glyphosate

A reader asked us to examine a recent opinion piece full of spurious claims about the weed killer glyphosate. The story further confirms that newspapers cannot be trusted to faithfully report the facts about pesticide safety.
ACSH has gotten into it (again) with Carey Gilliam, a self-inflated journalist who just won't shut up about glyphosate, even though no one cares what she has to say. This time my buddy Cameron English was the "target." Not that he needs it, but I come to his defense!
Anti-pesticide activist Carey Gillam is beside herself because the public isn't worried about glyphosate exposure. Her complaint inadvertently and helpfully confirms that the anti-GMO movement has lost its sway over the food-safety debate.
Is the "GMO debate" finally over? A new study indicates the end might be near.
Social media platforms, fringe websites and activist groups are well-known sources of unscientific nonsense. Less discussed is the fact that ideological activism masquerading as research often finds a home in prestigious academic journals. One journal in particular has a long history of publishing such dubious content—The Lancet.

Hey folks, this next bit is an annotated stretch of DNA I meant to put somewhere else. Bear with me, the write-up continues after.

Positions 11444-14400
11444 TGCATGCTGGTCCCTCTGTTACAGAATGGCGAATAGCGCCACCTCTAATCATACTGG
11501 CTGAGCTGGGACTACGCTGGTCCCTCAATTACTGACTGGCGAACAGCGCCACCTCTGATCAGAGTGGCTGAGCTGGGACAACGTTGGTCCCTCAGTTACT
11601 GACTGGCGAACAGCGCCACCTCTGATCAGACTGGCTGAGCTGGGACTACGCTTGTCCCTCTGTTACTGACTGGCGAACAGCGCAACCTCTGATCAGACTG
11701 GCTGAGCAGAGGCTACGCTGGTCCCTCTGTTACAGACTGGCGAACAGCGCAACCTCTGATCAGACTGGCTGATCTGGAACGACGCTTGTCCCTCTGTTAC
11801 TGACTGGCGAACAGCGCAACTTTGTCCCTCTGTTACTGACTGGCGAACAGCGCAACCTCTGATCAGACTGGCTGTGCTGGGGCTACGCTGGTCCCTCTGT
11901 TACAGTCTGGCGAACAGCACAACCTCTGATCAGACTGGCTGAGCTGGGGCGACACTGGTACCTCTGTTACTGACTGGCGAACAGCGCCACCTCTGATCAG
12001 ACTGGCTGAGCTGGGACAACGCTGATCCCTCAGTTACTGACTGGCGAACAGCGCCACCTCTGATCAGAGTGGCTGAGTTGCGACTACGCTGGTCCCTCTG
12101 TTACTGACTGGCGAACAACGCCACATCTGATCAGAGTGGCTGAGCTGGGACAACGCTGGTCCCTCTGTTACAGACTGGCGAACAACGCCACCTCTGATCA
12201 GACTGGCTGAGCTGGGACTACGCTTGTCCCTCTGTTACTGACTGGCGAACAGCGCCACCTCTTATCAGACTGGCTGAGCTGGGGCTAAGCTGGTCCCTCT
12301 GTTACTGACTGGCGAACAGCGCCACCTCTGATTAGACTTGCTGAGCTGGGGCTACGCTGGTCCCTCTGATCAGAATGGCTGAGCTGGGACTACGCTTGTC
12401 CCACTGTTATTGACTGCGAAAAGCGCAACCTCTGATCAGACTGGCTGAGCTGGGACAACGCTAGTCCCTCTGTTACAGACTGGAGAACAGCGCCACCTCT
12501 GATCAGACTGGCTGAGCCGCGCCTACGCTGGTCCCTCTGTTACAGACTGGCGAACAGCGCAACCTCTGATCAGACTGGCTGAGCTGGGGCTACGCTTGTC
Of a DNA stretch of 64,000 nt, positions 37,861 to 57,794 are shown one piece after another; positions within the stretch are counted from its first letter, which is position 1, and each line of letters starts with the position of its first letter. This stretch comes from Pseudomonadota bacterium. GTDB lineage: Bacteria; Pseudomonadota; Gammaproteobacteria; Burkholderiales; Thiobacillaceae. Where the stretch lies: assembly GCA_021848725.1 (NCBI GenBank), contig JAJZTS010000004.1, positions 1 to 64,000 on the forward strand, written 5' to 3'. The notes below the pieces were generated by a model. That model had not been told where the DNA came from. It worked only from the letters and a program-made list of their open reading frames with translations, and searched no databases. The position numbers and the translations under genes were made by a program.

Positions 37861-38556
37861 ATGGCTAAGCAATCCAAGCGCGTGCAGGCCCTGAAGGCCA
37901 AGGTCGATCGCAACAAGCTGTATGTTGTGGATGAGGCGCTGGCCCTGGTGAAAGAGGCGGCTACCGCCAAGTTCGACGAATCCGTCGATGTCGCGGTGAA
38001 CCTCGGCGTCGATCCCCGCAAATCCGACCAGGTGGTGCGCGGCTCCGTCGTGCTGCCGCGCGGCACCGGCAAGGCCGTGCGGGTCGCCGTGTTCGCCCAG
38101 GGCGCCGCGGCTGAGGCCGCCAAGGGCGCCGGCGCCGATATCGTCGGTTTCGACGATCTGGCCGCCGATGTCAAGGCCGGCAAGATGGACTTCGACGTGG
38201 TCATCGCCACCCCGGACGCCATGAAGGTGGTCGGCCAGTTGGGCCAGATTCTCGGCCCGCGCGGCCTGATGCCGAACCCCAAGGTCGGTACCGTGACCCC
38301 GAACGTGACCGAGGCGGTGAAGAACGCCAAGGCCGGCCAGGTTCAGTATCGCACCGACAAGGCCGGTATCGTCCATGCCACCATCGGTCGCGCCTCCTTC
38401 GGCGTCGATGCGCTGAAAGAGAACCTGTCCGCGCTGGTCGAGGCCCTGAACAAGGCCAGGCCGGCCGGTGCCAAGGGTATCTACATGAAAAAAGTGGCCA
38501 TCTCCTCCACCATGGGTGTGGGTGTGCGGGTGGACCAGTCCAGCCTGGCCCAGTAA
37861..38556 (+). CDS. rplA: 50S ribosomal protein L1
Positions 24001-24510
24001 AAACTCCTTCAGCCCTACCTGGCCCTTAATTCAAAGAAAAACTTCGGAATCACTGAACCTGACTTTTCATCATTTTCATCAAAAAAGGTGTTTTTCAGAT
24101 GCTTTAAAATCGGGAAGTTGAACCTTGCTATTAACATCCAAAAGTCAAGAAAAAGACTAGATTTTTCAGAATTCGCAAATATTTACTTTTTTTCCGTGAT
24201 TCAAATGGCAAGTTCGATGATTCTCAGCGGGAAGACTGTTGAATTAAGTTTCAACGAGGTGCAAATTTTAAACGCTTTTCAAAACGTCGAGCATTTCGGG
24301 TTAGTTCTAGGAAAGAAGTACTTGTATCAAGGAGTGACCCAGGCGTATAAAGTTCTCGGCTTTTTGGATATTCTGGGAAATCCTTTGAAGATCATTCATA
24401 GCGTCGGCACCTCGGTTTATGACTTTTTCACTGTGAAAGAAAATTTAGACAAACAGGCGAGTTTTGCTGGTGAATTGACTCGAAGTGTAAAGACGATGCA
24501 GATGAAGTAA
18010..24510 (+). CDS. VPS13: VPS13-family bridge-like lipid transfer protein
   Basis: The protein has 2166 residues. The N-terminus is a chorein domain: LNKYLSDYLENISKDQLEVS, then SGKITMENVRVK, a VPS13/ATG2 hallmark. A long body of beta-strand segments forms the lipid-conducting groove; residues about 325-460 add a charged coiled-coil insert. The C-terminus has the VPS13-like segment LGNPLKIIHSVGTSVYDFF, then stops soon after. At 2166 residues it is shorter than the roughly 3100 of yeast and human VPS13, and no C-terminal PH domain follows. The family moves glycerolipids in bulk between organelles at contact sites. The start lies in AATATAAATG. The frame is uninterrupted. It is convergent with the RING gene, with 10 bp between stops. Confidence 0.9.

What chemicals, specifically, pose a danger as a potential human carcinogen? To address this issue two competing approaches, which use scientific data to evaluate chemicals for this danger, are at odds. Can we tease out which of these two may be “better”?
The anti-biotech group GM Watch recently touted the results of a new study as evidence that the EPA has underestimated the risk posed by the weedkiller glyphosate. It's an illustration of what goes wrong when you force data to conform to a predetermined conclusion.
Popular Science has joined the ranks of mainstream outlets that shill pesticide propaganda. Last week, the magazine published a story about glyphosate so atrocious that it could have been written by an activist at the Environmental Working Group.
Alternative health guru Joe Mercola claims there's been a massive increase in autism cases since the 1960s and that the weedkiller glyphosate is a "key culprit." He's wrong on both points.
A new wave of lawsuits alleges that the weedkiller paraquat causes Parkinson's Disease. The evidence continues to undermine this claim.
It's no secret that the weed killer glyphosate shows up in our food. But how much of a health risk is this to consumers? A new review paper examining the evidence offers a reassuring conclusion.
Three well-known anti-GMO groups have attacked the New York Times for publishing a generally excellent story about crop biotechnology. Natural News, for example, called the article "pure propaganda masquerading as journalism." Unsurprisingly, Natural News is wrong.